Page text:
July 25, 2007
By Mary Alice Casey
Faced with the need to reduce and realign its operating budget, Ohio University today announced it would reduce the number of Athens campus maintenance and custodial employees in early September. Human Resources officials informed AFSCME Local 1699 leaders of the layoffs Tuesday morning and shared details with the membership during six meetings for specific employee groups today.
Thirty-two positions are affected, resulting in the anticipated layoff of seven zone maintenance specialists and 17 workers in custodial services. The affected employees have the least seniority in those areas. Eight of the 32 positions are vacant.
However, the number of job losses ultimately could be as few as 10 because of job postings for which the affected employees -- or others they could displace under the union contract -- are eligible to apply. The Athens campus employs about 645 skilled trades and service employees who are represented by AFSCME.
"This was an extremely difficult decision," said Jim Kemper, associate vice president of finance and administration for human resources. "In considering some very tough options for reducing the budget, the hope was to impact people the least. The university has experienced such immense loyalty and trust from its employees, and that makes this very hard."
The university as a whole faces a budget reduction of $2 million during the current fiscal year as a result of rising health care, utility and wage costs. In addition, fewer employees than expected have opted for the Early Retirement Incentive Plan. Support units such as Finance and Administration, which includes the departments of the affected employees, must reduce spending by 1.76 percent this year. In addition to the mandated cuts, which totaled $532,000, the unit reallocated $770,000 to address significant needs.
Vice President for Finance and Administration Bill Decatur said those needs include increasing staff to ensure adequate police department supervision on all shifts; stronger risk management capabilities; better financial analysis; and a review of the administrative and classified compensation structure, which has not occurred since the 1970s.
"We have some areas we just desperately need to shore up," he said, noting that six administrative positions have been created to address these priorities. Offering the need for better risk management as an example, Decatur said the university has the highest rate of workers' compensation claims among public universities in Ohio. If the university lowered that to the statewide average, the savings would amount to $700,000 annually, he said.
Decatur said the number of layoffs could be reduced if additional employees within the maintenance and custodial areas take advantage of the ERIP available until Aug. 31. Of the 84 AFSCME members who qualify for the ERIP, 29 have opted to retire.
During this morning's meeting for zone maintenance employees, Local 1699 President Dave Logan said the union plans to talk with university officials about forgoing a 0.5 percent wage increase that would have bumped AFSCME members' wage hike this year from the negotiated 2.5 percent to 3 percent to match the raise pools for classified and administrative employees. That and other workers' suggestions, such as asking members to take a wage freeze or take one day off each month without pay, could have an impact on job losses, Decatur said.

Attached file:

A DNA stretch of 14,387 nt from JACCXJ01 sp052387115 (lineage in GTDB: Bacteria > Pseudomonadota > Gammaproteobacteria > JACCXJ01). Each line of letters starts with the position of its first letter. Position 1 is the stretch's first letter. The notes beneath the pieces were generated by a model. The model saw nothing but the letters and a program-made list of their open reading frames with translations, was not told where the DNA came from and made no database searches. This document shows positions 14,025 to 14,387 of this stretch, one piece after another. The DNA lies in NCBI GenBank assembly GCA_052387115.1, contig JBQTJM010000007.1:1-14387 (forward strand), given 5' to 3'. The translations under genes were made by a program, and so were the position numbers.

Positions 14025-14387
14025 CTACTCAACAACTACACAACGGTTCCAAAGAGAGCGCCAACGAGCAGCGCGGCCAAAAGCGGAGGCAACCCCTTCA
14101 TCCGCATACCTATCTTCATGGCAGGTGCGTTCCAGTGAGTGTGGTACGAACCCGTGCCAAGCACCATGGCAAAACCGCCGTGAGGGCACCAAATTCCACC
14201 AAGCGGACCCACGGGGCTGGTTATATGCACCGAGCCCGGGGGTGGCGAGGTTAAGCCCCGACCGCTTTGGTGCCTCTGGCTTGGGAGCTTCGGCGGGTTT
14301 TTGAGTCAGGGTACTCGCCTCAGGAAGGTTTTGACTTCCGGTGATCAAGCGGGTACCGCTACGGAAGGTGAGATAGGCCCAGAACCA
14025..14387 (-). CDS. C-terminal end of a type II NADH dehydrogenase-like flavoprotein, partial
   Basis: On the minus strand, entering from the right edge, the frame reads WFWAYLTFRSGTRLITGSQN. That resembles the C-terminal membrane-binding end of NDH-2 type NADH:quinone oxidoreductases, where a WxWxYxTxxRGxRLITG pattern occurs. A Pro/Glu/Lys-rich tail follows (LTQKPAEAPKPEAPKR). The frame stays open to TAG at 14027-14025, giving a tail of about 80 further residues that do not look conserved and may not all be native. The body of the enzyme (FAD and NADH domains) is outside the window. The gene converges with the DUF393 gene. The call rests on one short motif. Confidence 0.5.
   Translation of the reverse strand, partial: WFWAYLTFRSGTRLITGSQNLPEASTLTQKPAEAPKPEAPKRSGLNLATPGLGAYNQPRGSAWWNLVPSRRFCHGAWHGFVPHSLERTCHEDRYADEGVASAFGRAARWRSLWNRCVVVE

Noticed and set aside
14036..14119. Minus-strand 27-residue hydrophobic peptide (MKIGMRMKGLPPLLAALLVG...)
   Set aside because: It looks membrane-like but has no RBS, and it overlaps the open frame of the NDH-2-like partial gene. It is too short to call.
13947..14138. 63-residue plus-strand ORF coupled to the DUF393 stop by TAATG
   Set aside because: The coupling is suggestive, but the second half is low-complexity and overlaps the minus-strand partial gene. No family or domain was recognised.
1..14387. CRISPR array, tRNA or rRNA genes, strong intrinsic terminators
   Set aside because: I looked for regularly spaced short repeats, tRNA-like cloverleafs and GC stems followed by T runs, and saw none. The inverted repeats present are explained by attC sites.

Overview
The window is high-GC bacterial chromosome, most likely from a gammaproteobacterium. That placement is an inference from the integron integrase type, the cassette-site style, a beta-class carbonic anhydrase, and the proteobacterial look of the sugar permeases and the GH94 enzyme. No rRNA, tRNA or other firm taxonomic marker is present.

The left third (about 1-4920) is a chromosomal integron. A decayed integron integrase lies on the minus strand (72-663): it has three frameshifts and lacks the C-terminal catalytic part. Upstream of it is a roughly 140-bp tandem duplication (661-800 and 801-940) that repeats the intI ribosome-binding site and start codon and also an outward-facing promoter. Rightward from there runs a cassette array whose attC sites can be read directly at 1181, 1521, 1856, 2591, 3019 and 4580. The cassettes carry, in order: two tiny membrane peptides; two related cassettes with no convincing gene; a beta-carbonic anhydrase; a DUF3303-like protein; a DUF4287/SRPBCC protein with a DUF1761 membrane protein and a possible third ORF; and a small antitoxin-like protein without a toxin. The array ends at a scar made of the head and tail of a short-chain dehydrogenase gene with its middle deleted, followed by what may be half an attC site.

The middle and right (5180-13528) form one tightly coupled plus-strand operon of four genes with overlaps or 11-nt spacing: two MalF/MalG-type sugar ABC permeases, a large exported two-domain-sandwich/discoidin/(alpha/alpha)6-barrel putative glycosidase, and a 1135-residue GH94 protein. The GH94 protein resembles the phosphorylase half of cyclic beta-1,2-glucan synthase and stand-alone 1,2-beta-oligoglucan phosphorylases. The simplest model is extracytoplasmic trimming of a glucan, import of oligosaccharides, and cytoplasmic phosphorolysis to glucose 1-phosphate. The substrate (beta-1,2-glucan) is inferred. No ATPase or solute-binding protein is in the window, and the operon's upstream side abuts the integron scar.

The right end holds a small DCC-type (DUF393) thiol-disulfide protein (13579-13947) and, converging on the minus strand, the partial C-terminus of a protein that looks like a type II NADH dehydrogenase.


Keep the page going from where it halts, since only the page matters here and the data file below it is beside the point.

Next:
"I don't want to shut the door on anything," Decatur said. "Those would be base-budget savings that could translate into position savings."
To lessen the impact of the position eliminations, Kemper said, letters notifying affected employees will not go out until Aug. 6, following the close of postings for five vacant positions for which the affected employees are eligible to apply. The employees also are encouraged to apply for an upcoming food service worker training program, qualifying them for nine Dining Services vacancies that will be posted in the near future, Decatur said.
"The university will attempt to mitigate the effects of this reduction in force as much as possible and will work with the union on a regular basis to address concerns," Kemper said in a memo to union leaders.
Likewise, Logan said the union would help the university reorganize the zone maintenance and custodial staffs to distribute workloads in light of staff reductions in those areas.
"The union doesn't feel we can retain our students by lowering our standards," Logan said. "There's nothing more strategic than a clean building and a well-maintained building. We are in discussion with the university about these issues."
The AFSCME contract allows employees to displace other bargaining unit members with less seniority, a process that can take several months. Director of Employee and Labor Relations Linda Lonsinger said the university is committed to working closely with employees and the bargaining unit throughout that process.
"We are going to do everything we can to help people who are transitioning," Lonsinger said. "There are so many really good people who work to their capacity and beyond, and we don't want anyone to think that's not appreciated."
She also noted that the three-year contract AFSCME and the university committed to in February -- which called for members to pay a greater share of health care costs, coming closer to those paid by faculty and non-bargaining unit staff -- helped offset the need for more extensive layoffs.
"The union really worked with the university in negotiations, and it's a given that the job cuts very well could have been more severe had that not been the case," she said.
Employees who ultimately are laid off are eligible for unemployment compensation and also have recall and reinstatement rights under their contract.